John W. Shriver (1901-1982) was likely the son of lithography salesman William J. Shriver and Julia Lynch. In 1910, John lived on E. Main Street with his parents and maternal grandparents, John T. and Mary E. Lynch. John Lynch was a prosperous horse dealer and farmer. John Shriver may have descended from Carroll County farmer Andrew Keiser Shriver (1802-1884), grandson of Maryland Militia member Lt. Col. David Shriver (1735-1826). John W. Shriver is buried in New Cathedral Cemetery, Baltimore, Md.

Robert Franklin Dinst (1900-1987) was the son of Pennsylvania-born grocer Herman M. Dinst (1868-1939) and Anna Frizzell (1870-1942). Robert Franklin’s mother and Robert Bohn’s mother, Carrie Frizzell, were sisters; Robert’s grandfather, Francis A., or “Franklin” Dinst (1832-1909), as he called himself, immigrated from Germany in the 1830s with his parents Anthony and Mary, and rose to “master of repairs” for a railroad in Oxford, Adams Co., Pa. Originally of Lutheran heritage, Franklin and Herman Dinst appear to have joined the Methodist Church in York, Pa. The Frizzells were prosperous farmers in Union Mills.

Robert Dinst joined the US Navy in 1918 but apparently never saw combat. He is buried in Meadow Branch Cemetery, Westminster, Md.

Did the patrol thrive and become a troop? Did they stay friends, or did they drift apart? There is so much I would like to know. But for now all I can say is this:  In this moment Baden Powell’s little book brought six boys from very different backgrounds–farmers, attorneys, and small merchants; Catholic, Methodist and Brethren–together as young citizens pledged to a common code.

The Misses Jones Make an Announcement

RPPC of Jones Sisters' Studio Opening Announcement

Students of Carroll County, Maryland local history know Ida, Fannie and Elsie Jones as “the Jones sisters,” or “the Misses Jones,” and remember them as quiet but prolific engines of local culture.

The name of the ladies’ Sykesville studio, which they opened in 1952, has been recalled in various sources as “Sunny Home,” “Sunnyholme,” and “Sunny Holmse.” A reproduction of a Jones sisters RPPC of their Sykesville home, reprinted in Bill Hall’s 2001 pictorial volume Sykesville, shows the sisters wrote it as “Sunny Holme.”

This recently-acquired real photo postcard announcing the August 3rd opening of their “photographic studio and rental library” may depict an earlier incarnation of their enterprise, but I can’t be sure without more research.

The hand-written card was mailed to “Mrs. Charles Williams, Sykesville, Md.” with a one-cent stamp and postmarked August 2nd, but the year is unreadable;  since zip codes were not introduced by the US Postal Service until 1963, it’s possible the card could be from the 1950s.

With its simple composition of an old-fashioned arm chair in a book-lined corner ornamented with family mementos, the photograph they created for this postcard announcement reflects a sense that art and literature were part of an ordinary home’s comforts, not something just for special trips to the big city.

The sisters worked together for decades on photographic expeditions throughout the state, producing hand-colored photographs of buildings, landscapes and studio still-life compositions, postcards and note cards, as well as hand-made table linens and other needle crafts.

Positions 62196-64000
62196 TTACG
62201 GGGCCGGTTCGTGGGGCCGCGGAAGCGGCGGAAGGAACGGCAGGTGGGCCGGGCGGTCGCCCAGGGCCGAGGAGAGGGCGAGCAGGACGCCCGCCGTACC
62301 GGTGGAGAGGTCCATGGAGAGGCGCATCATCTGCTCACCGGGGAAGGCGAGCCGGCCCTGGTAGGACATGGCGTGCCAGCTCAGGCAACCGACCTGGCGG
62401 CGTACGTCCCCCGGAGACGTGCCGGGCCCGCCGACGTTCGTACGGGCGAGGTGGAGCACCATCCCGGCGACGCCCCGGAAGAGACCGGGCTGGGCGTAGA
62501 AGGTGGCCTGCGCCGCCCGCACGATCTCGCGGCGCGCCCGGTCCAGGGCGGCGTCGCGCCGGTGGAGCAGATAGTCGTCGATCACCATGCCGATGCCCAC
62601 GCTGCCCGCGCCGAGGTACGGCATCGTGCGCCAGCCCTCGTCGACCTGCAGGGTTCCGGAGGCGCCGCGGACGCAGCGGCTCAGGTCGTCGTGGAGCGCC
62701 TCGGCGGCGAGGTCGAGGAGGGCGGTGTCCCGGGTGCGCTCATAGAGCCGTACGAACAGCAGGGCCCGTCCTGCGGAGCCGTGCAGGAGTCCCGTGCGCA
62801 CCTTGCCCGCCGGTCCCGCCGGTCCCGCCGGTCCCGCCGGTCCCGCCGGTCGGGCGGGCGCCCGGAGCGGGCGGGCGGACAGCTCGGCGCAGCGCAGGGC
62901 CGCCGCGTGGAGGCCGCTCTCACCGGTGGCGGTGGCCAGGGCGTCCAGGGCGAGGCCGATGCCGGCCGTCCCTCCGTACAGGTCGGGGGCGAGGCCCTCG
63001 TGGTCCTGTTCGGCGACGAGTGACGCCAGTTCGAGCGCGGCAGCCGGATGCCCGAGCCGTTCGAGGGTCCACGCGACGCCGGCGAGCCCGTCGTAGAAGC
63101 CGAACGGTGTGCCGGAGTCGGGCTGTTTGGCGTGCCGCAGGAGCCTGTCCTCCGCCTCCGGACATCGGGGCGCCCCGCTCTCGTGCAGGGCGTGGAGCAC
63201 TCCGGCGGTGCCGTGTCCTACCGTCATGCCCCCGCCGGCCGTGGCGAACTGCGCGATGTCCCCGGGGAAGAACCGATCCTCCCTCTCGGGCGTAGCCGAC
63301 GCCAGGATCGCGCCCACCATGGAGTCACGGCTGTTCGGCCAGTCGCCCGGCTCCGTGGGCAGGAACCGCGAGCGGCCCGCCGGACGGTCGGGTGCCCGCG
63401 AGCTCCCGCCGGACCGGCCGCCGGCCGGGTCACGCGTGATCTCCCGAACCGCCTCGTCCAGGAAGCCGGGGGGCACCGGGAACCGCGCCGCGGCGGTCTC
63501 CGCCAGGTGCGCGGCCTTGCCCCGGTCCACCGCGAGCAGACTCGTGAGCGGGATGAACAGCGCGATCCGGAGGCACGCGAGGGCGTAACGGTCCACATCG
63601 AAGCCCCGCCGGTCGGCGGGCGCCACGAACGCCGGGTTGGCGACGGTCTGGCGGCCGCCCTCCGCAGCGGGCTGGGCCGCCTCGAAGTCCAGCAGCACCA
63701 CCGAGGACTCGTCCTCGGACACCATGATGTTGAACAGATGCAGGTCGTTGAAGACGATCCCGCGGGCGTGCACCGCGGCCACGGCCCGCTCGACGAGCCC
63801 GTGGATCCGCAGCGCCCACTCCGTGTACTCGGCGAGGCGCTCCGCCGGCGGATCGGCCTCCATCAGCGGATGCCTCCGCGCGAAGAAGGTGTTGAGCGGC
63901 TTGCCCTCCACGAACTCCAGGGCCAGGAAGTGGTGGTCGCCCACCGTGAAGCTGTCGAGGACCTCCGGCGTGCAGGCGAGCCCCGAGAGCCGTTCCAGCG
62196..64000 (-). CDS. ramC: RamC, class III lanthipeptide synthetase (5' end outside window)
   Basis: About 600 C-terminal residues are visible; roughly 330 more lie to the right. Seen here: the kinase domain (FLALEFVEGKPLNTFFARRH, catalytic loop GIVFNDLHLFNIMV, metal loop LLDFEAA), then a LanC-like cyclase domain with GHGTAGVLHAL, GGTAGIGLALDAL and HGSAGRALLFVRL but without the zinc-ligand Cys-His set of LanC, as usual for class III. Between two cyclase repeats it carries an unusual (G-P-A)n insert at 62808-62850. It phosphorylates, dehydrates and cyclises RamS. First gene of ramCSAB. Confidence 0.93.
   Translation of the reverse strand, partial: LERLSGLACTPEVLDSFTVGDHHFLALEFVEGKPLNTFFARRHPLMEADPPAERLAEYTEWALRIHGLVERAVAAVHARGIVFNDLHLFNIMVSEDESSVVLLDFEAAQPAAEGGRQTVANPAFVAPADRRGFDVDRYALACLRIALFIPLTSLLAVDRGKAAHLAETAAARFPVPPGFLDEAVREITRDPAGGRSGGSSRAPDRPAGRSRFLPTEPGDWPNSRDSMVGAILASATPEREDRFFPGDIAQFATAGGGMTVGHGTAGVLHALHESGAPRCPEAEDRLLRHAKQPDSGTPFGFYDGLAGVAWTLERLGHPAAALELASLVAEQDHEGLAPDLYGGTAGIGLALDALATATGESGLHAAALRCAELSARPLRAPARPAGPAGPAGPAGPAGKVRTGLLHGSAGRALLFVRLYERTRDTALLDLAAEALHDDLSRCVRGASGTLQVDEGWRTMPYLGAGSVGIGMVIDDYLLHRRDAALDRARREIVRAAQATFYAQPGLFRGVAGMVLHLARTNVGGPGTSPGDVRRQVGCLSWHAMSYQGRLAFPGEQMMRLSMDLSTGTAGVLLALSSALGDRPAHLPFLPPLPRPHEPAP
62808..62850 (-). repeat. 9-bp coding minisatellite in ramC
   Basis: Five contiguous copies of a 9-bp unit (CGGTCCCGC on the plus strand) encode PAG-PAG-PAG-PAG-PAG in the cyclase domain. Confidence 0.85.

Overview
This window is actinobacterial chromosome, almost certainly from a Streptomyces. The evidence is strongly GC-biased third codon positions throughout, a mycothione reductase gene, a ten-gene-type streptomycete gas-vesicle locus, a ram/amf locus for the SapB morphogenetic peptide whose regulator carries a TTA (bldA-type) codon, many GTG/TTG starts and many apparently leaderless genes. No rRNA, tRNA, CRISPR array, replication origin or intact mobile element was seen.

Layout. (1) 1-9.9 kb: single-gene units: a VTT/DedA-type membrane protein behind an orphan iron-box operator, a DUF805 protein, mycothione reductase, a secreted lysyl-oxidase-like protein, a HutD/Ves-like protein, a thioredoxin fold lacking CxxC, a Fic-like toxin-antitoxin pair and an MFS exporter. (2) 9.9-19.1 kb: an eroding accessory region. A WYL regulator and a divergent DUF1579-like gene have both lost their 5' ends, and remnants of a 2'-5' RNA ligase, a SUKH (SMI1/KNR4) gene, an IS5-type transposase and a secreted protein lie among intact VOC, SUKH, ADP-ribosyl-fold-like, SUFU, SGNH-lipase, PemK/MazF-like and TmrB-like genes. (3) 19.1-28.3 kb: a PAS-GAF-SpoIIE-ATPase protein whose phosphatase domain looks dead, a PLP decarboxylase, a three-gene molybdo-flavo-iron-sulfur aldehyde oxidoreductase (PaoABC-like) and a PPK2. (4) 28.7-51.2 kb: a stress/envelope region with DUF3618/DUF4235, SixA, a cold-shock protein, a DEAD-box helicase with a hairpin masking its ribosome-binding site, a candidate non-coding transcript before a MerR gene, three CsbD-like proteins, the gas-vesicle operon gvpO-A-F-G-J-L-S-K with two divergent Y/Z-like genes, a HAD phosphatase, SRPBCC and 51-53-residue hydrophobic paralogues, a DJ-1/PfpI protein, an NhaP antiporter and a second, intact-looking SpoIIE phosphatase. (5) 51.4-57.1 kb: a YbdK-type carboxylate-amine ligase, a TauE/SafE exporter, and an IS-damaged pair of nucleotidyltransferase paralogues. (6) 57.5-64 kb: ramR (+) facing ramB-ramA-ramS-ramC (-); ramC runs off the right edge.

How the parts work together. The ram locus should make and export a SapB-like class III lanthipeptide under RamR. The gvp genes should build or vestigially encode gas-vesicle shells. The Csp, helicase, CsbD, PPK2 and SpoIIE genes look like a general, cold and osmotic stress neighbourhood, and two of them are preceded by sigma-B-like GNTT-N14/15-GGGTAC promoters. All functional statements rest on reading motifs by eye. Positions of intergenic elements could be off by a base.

According to Mary Ann Ashcraft’s 2007 article in the Carroll County Times, their photographs, on sale at DeVries Hering Hardware Store in Sykesville, were frequently purchased as wedding gifts.

Elsie Sluby Jones (1885-1975), Ashcraft relates, bought a Voightlander camera in the 1930s and took the photos. Ida Webb Jones (1882-1967), who graduated from the storied Maryland Institute in 1916, where she won the class prize in the Design Department, did the printing and hand-coloring. Frances Isabelle Jones (1881-1973) was in charge of the housekeeping and driving to the places throughout Maryland that interested them.

In 1944, the sisters produced a small printed, comb-bound book they called “Maryland History through the Camera’s Eye.” It was meant to be the first of two volumes, but according to Ashcraft, war-time difficulties procuring quality paper quashed plans for the second volume. Copies of the book appear for sale from time to time on the web; it’s unclear how many were printed in total. I recently acquired a copy in good condition for $30.00.

“Maryland History” contains black-and-white prints of homes and other historic sites from all over the state, including Hager’s Mill, in Washington County, Perry Hall in Talbot County, Walnut Grove in Queen Anne’s County, and Carroll County Court House in Westminster, just to name a few of the sites they visited.

Based on my own brief research into the Jones family history, the sisters’ grandfather, Thomas Jones (1810-1899) was a carriage-builder in Rock Hall, Kent County, Maryland. He brought his family to Howard County between 1860 and 1870, where the census records his occupation as farmer, and his worth in land and personal property as $12,000.

If the information in Lawrence Buckley Thomas‘ 1896 work The Thomas Book is correct, Thomas Jones’ parents may have been David Jones (b. abt. 1780) and Maria Thomas (b. 25 June 1788, Cecil Co., Md.) On the Webb side, the sisters were descended from Maine-born merchant David Burbank and Sophia Andrews Burbank.

All three sisters are buried in Springfield Presbyterian Cemetery, Sykesville, along with their parents, Nicholas Sluby Jones (1851-1906) and Julia (Webb) Jones (1856-1932).

Update:  In late November 2013, Dr. Mark Fraser accepted this postcard as a donation to the Sykesville Gate House Museum, which will become the card’s new and permanent home.

More about the Jones sisters:

Bill Hall’s Sykesville by Arcadia Publishing includes a chapter on the sisters, including reproductions of family photographs and images of the sisters’ works.

The Sykesville Gate House Museum of History holds an important collection of Jones sisters work. The Museum has posted on line a brief article about the sisters and six of their images.